Interesting speakers at University of San Diego

I don't go to industry conventions a lot but couldn't resist combining a business trip to San Diego with peeking in on a PTR event. On Thursday, August 10, I picked 3 speakers to listen to. One because I like his teaching philosophy (Frank Giampaolo). Another because I never listened to her (Dr. Michelle Cleere). And the third because I like her podcasts (Lisa Stone). 



Frank talked about the need to know how our kids are wired. Whether those kids are judges or perceivers, for instance. Or, extroverts vs introverts. Frank called tennis parents the "ship's motor or anchor." They need to know their kid's personality (or identity) and how they most likely approach solving problems during a match. Fascinating stuff, to be honest. 

I liked Frank's dissection of a tennis junior's week and how much time is actually left for practice. The week has 168 hours. If you deduct 56 hours for sleep, 30 hours for school, 10 hours for homework/schooling, 4 hours for hobbies, and 12 hours for family meals, there's just 56 hours left for tennis practice. Make the best of it!



I have to admit that I had never ever listened to Dr. Cleer but now I'm glad I did. The mental training coach with a Ph.D. in Clinical Psychology reported that most players don't understand the mental issues coaches talk about nowadays. She focused on the term focus and challenged the audience to state how long a person usually stays focused. The answer nobody guessed: 10-15 seconds.

Our athletes must know what focus is and where their focus should be at any given time. Be present but when you stray off, know how you can get your focus back. That's something everyone can learn. She gave some good examples of music exercises helping athletes learn to focus and refocus. Interesting: Focus on one small thing to bring your focus back.

I liked how Dr. Cleere talked about the importance of understanding confidence and explained the four pillars of confidence in tennis:

  • Language

  • Goals

  • Others (like body language)

  • Dealing with moments in and around tennis


As a fan of Lisa and her podcasts for her company Parenting Aces, I couldn't wait to hear her live for the first time. And she didn't disappoint! Enjoying the college journey was her topic and picking the right school. Lisa recommends parents check the "College Fit" section on the UTR website. Starting out by looking at 50-100 schools is a good strategy.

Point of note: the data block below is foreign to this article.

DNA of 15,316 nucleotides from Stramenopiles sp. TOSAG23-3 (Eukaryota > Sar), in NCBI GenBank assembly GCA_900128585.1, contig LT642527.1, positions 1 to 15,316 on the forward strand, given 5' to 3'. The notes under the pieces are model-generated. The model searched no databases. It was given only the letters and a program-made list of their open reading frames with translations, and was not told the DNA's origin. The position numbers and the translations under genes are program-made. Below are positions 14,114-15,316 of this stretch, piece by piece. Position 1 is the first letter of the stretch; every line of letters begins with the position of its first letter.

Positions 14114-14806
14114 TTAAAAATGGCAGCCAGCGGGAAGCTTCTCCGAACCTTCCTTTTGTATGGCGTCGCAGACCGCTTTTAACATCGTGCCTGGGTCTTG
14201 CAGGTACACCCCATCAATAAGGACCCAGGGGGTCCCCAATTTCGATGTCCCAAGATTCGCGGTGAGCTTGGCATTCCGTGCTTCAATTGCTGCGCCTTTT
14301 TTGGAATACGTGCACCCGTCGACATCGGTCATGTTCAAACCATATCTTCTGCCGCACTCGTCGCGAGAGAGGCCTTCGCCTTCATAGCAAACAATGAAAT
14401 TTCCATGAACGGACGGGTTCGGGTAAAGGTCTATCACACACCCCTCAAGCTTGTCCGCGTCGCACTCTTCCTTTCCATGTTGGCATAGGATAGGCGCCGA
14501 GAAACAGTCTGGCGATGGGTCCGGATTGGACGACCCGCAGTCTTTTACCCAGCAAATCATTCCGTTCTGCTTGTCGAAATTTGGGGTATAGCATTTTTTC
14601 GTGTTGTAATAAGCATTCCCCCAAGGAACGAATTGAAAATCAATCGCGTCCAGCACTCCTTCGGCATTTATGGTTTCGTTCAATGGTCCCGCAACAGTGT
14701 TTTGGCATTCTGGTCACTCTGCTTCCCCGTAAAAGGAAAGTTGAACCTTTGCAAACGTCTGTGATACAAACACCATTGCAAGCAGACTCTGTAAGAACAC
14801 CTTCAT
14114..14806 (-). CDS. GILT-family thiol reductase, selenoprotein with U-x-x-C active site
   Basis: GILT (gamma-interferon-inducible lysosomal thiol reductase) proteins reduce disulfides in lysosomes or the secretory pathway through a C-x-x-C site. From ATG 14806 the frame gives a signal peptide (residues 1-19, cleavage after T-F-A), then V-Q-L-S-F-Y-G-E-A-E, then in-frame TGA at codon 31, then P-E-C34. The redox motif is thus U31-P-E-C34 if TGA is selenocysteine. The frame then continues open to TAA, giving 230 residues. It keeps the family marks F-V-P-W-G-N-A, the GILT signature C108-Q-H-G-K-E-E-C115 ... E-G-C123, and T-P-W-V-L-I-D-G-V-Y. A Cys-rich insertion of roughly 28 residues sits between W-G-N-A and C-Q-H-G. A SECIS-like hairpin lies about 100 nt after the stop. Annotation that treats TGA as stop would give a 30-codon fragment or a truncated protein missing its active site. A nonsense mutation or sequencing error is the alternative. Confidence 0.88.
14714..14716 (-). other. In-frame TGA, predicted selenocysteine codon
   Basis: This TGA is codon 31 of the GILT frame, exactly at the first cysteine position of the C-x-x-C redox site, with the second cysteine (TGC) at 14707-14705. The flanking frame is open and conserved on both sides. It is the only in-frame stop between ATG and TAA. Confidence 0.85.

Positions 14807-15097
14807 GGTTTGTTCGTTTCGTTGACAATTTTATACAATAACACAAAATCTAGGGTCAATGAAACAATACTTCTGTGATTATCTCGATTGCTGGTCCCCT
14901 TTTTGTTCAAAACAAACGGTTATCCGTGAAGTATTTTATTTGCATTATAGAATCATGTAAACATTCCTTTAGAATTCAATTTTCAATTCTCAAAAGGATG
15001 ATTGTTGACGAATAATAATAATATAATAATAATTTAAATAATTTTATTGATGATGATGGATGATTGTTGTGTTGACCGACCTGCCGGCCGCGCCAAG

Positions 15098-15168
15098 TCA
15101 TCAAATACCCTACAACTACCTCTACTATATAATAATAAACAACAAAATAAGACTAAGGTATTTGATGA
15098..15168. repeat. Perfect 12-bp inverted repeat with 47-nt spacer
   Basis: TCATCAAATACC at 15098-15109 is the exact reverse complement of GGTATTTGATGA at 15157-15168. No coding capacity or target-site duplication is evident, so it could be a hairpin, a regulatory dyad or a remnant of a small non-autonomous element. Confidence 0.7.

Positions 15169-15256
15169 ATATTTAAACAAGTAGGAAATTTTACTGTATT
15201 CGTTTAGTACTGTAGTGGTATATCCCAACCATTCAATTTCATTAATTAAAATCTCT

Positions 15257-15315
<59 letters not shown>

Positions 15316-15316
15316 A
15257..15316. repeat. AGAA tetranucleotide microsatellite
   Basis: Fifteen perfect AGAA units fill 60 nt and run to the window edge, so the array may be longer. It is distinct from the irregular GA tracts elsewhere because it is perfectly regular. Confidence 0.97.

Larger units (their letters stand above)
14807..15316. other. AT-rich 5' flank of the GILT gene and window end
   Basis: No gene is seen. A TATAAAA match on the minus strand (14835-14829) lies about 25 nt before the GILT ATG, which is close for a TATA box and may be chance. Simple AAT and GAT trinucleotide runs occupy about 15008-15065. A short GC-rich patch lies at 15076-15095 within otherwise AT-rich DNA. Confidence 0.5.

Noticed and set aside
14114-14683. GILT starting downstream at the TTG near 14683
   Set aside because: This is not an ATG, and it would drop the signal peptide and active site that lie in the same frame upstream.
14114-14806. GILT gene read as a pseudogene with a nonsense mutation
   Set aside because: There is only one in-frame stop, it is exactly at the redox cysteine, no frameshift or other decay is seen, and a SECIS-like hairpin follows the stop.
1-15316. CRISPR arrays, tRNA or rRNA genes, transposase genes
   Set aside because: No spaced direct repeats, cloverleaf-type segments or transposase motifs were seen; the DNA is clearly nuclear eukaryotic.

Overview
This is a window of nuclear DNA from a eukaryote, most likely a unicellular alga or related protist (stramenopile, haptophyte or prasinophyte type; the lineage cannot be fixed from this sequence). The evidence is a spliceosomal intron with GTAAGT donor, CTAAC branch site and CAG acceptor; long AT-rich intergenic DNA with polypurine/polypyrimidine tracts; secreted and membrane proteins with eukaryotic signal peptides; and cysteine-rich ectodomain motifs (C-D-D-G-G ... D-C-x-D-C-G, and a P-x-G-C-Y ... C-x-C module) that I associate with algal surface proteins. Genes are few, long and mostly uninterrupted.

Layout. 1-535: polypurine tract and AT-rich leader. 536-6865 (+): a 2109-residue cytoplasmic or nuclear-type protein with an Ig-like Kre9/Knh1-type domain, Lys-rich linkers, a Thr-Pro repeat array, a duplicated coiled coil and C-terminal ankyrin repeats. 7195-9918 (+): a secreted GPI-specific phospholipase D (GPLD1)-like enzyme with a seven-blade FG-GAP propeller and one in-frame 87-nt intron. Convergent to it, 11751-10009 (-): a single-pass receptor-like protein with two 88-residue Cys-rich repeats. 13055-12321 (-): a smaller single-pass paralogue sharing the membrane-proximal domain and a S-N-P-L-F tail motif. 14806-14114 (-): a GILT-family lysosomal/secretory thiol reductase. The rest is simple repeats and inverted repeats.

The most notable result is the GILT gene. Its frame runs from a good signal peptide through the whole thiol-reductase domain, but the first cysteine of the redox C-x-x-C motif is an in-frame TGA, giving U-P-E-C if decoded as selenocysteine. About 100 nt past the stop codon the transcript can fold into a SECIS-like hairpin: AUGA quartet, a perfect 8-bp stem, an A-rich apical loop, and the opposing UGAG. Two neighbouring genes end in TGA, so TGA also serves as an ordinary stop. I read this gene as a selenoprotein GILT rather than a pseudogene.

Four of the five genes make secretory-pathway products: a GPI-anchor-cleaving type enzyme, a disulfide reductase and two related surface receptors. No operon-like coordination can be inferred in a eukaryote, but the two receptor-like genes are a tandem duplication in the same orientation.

For the initial contact with a school, Lisa suggests an email stating facts about the player and other useful information. Better even, add an action video link on YouTube plus a tournament schedule. Make sure you send reminders and updates every three months.

I liked Lisa's classification of tennis students:

Join a D1 College and you're an Athlete Student.

Join a D3 college and you're a Student-Athlete.

MY TAKE: Overall, a first-class experience for me because of the quality of the speakers. Time well spent! The event could have gained from a larger attending crowd that Thursday but kudos to the PTR for putting it on despite low sign-ups. Speaks volumes about the organization. (I would have loved to go to the USPTA World Conference this year but can't make it, unfortunately. Another opportunity with first-class speakers. If you are a tennis pro and have the budget, this is a must for you!)


Multiple Participant Lesson Spaces in
Full Court Tennis

Individual Lesson Spaces are designed for personalized one-on-one development, where coaches analyze videos and communicate directly with individual players to track progress effectively. While Individual Lesson Spaces can be useful for coaching, Full Court Tennis offers even more coaching tools for you to explore.

However, when coaches work with larger groups or cover multiple topics, Multiple Participant Lesson Spaces become invaluable. Think of Multiple Participant Lesson Spaces as your center where you bring coaches, players, and parents together to share content, track progress, and performance.

Read  more



Instagram: Chad Simpson

Mental and emotional centeredness, through faith. Humility. A lifelong learner as he helps so many players and coaches…. thankful for an inspiring three-setter with the remarkable Chad Simpson.